Five Great Games to Play with the Older Gamers on International Tabletop Day

We’re counting down the days International Tabletop Day 2018, happening this year on April 28th! As we get closer to the big day, we’ll be looking at the gamut of tabletop gaming, from the stories of the games we play to remarkable people who love them. Be sure to join in on the fun on April 28th on our official ITTD Twitch Stream, hosted by Ivan van Norman and donate to charity:water, the worthy cause we’re supporting this year.

The world of tabletop gaming has changed since our parents’ and grandparents’ generations. While they may not want to delve into the world of Gloomhaven or back the latest miniatures-filled game on Kickstarter, they’re usually willing to play something new.  Games that help us connect to generations that came before us are out there. Most elderly gamers are familiar with classic games such as chess, bridge, and Scrabble and have a great vernacular for gaming. Thanks to designers who’ve adopted these mechanisms into new games, it’s easier than ever for players of all ages to play together during International Tabletop Day.

Here are five great games that are great for elderly gamers. Go visit your grandparents or volunteer at your local senior center and introduce them to modern board games!



There are two ways to win in Onitama: either capture your opponent’s master pawn or get your master pawn to your opponent’s starting temple space. Each game begins with a random draw of five cards that determine each piece’s movement for that game. You play one card to move, then exchange it for another card for your next turn. Featuring top-notch components, lots of movement cards for replayability, and a 15-minute game play time, Onitama can be enjoyed by any gamer, but especially those with an affinity for chess or checkers.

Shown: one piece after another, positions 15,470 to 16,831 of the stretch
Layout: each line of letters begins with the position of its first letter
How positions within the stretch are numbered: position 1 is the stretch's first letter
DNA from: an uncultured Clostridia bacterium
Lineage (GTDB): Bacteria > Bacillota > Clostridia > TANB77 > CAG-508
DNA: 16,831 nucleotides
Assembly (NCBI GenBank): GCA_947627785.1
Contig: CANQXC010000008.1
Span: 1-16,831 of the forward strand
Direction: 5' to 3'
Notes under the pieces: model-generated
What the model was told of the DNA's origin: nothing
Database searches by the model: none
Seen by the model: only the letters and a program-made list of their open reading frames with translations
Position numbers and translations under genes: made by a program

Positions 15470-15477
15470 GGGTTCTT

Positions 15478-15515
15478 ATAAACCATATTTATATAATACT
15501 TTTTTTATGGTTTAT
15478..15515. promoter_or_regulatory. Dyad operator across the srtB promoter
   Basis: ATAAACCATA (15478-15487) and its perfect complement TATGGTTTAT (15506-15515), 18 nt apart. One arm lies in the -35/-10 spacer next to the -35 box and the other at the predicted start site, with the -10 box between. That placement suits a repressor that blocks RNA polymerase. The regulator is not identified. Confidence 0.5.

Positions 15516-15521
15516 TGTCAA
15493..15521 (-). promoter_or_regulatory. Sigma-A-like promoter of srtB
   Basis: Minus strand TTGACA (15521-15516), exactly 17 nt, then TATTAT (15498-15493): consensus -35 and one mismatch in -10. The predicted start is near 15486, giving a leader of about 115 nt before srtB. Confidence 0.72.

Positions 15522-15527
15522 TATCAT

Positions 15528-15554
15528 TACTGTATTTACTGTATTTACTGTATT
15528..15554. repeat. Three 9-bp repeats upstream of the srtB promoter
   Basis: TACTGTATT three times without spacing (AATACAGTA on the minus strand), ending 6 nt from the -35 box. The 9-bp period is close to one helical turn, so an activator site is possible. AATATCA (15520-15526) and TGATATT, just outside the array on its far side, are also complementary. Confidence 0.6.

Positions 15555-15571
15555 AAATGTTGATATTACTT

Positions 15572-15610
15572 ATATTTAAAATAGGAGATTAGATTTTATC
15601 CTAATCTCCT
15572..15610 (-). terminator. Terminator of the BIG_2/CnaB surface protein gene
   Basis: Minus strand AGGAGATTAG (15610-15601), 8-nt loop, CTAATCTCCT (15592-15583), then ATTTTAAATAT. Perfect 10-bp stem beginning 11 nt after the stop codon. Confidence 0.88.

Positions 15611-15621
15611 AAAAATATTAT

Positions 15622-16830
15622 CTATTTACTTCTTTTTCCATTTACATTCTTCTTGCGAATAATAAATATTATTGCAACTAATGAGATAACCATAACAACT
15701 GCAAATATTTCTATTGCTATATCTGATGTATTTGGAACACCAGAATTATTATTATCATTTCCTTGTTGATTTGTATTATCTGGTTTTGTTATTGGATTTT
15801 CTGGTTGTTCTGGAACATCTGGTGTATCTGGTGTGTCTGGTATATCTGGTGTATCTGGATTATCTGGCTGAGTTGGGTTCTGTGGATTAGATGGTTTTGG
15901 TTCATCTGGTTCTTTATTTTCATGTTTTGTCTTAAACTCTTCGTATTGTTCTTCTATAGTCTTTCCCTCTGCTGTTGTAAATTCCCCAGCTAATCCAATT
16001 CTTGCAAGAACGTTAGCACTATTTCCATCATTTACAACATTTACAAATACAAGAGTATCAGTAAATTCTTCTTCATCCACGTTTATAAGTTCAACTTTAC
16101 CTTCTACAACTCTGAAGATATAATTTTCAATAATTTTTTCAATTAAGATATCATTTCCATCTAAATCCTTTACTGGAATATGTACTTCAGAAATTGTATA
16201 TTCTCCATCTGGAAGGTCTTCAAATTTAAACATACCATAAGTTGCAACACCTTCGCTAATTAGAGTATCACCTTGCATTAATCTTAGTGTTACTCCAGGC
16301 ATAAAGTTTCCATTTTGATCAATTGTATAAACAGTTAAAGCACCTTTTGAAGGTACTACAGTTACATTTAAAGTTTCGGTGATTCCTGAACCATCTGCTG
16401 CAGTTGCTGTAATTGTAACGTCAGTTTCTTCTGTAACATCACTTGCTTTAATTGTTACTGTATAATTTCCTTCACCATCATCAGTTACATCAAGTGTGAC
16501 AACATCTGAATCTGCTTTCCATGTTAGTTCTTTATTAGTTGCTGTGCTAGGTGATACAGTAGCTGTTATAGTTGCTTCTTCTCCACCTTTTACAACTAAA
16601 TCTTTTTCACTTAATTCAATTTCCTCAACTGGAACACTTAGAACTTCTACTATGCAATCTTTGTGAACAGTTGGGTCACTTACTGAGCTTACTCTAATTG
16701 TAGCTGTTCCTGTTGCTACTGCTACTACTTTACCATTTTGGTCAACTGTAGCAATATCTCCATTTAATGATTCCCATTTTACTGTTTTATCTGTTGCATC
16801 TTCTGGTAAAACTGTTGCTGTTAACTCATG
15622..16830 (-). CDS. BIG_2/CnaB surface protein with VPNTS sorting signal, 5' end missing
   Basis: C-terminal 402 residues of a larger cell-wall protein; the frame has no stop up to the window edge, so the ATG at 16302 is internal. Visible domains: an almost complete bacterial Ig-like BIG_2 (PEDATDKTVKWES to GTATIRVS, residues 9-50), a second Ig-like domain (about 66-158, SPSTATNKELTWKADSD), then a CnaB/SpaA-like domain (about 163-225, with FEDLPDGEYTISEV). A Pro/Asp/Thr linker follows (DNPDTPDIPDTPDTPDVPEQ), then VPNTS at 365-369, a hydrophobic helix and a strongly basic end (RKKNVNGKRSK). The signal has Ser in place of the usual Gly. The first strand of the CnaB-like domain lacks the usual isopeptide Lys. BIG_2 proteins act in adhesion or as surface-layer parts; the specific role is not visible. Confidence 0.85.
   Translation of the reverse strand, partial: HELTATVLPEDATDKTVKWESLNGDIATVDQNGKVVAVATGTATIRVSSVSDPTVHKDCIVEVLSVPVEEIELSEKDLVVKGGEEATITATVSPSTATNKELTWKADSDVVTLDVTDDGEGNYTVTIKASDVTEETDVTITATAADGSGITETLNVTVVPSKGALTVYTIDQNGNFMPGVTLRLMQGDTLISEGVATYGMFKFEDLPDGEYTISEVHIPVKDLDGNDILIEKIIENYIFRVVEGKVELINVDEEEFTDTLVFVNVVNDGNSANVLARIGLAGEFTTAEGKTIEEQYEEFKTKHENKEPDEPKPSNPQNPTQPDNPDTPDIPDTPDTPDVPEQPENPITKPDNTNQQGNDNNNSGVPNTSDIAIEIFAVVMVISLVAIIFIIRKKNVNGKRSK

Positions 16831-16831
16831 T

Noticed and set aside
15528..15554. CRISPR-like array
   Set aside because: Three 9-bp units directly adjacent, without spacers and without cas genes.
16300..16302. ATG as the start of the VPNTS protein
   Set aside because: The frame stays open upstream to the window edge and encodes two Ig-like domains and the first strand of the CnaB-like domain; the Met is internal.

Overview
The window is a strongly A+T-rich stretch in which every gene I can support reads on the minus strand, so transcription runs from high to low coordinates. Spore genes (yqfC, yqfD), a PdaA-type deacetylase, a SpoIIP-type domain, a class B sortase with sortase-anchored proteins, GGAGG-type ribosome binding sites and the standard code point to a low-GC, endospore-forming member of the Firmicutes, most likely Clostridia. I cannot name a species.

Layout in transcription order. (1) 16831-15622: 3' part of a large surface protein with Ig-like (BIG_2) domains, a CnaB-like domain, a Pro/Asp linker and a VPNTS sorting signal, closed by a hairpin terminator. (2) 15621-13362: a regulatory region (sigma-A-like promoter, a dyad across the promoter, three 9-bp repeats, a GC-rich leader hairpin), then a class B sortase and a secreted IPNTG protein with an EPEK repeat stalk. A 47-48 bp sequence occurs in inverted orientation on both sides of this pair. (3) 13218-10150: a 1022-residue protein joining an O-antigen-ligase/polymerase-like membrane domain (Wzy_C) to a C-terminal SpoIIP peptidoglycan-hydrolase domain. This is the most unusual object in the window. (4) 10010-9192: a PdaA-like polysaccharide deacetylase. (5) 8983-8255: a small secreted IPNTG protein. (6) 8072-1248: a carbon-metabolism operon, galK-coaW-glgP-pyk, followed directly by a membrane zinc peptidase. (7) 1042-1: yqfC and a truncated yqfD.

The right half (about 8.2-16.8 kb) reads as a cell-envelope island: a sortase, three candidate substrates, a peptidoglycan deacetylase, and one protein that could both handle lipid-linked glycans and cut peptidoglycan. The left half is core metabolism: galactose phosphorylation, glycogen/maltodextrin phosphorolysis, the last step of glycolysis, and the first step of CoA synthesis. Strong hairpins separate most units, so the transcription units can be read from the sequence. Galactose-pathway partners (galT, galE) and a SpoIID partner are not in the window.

Players who understand the Scrabble tile-laying mechanism will find similar game-play in Qwirkle. Instead of creating words using letter tiles, however, you’re trying to match shapes and colors. On your turn you place a single row of tiles while using at least one previously placed tile. After playing your tiles, replace them by drawing from the bag; the game ends after the last tile is placed. Best of all, there’s no need to memorize any boring lists of two-letter words or words that start with the letter Q.



Puzzle lovers will enjoy NMBR 9, a spatial game with unique scoring rules. Players draw random oddly-shaped numbers and try to place them adjacent to each other. The only way to score points, however, is to place numbers on top of each other. For each level they’re above the table, the bigger multiplier you receive, but only if they’re completely supported by the numbers underneath them. Most games only take 20 minutes and it’s an excellent way to scratch that jigsaw-puzzle itch.



Designer Mike Fitzgerald based Diamonds on the classic trick-taking mechanism found in bridge and spades and added a clever set of special abilities that are triggered whenever you can’t follow suit. So, if the current suit is hearts and you can only play hearts, then you take a diamond and put it in your showroom. If you break suit with spades, then you take a diamond from your showroom and put it into your vault. There are other ways to earn diamonds through the other suits and smart card play, and the player with the most diamonds wins.


This is another puzzle-like game with a simple goal: be the last dragon standing. Turns are simple: play one of three tiles onto the board and move your dragon token to the end of its path. As tiles connect with other, the paths will intersect and sometimes loop around in entertaining ways. Playing up to 8 players, Tsuro is a fast and easy way to introduce elderly gamers to the hobby.

Do you play games with your grandparents? Tell us in the comments! And be sure to join us on April 28th on Twitch for our International Tabletop Day stream hosted by Ivan van Norman, and help us support charity:water to raise money for a project to get water to a community of people who currently lack access to clean water. 


Image Credits: Ruel Gaviola

Ruel Gaviola is a writer based in Southern California. He loves board games, books, cooking, traveling, Star Wars, and date nights with his wife. He reviews games and reports news for iSlaytheDragon, podcasts with The Five By, and his name rhymes with Superman’s Kryptonian name. Follow him on Twitter and read his blog here.

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